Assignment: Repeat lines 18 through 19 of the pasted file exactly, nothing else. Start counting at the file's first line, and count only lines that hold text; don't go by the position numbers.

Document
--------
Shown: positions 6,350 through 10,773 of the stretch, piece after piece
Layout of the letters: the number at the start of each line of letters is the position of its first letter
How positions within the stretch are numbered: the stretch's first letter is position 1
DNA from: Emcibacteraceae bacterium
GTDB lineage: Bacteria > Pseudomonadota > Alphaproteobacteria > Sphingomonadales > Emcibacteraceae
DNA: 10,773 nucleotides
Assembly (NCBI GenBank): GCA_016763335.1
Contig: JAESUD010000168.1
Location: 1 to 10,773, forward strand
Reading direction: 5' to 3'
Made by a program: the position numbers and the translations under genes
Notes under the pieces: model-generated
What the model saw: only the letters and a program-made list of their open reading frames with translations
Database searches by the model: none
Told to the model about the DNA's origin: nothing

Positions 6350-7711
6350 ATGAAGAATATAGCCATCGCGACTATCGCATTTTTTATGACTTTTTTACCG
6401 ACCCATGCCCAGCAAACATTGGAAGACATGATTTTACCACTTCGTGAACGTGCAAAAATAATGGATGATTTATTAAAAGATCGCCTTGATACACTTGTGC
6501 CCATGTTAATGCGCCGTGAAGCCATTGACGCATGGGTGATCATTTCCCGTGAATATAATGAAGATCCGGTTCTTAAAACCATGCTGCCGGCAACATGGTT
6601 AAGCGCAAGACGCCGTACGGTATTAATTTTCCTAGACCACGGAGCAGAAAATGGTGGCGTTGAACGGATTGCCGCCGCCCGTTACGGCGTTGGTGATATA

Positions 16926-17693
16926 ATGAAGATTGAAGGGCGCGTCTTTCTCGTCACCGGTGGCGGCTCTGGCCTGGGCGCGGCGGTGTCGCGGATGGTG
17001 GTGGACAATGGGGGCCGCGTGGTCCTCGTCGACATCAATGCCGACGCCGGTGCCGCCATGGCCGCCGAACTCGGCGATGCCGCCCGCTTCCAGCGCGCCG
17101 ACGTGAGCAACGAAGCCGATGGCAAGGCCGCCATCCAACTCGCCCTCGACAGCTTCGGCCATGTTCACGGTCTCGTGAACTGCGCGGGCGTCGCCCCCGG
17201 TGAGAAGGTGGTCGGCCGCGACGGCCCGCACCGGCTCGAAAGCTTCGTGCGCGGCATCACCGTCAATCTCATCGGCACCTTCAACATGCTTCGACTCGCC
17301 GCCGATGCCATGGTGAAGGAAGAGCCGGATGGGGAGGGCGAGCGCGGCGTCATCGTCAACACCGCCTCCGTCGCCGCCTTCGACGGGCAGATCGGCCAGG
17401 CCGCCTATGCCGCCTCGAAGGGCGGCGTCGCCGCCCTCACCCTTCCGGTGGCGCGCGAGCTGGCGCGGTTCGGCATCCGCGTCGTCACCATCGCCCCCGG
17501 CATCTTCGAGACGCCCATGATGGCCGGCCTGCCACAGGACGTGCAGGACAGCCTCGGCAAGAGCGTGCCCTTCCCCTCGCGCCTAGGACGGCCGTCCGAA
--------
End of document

6401 ACCCATGCCCAGCAAACATTGGAAGACATGATTTTACCACTTCGTGAACGTGCAAAAATAATGGATGATTTATTAAAAGATCGCCTTGATACACTTGTGC
6501 CCATGTTAATGCGCCGTGAAGCCATTGACGCATGGGTGATCATTTCCCGTGAATATAATGAAGATCCGGTTCTTAAAACCATGCTGCCGGCAACATGGTT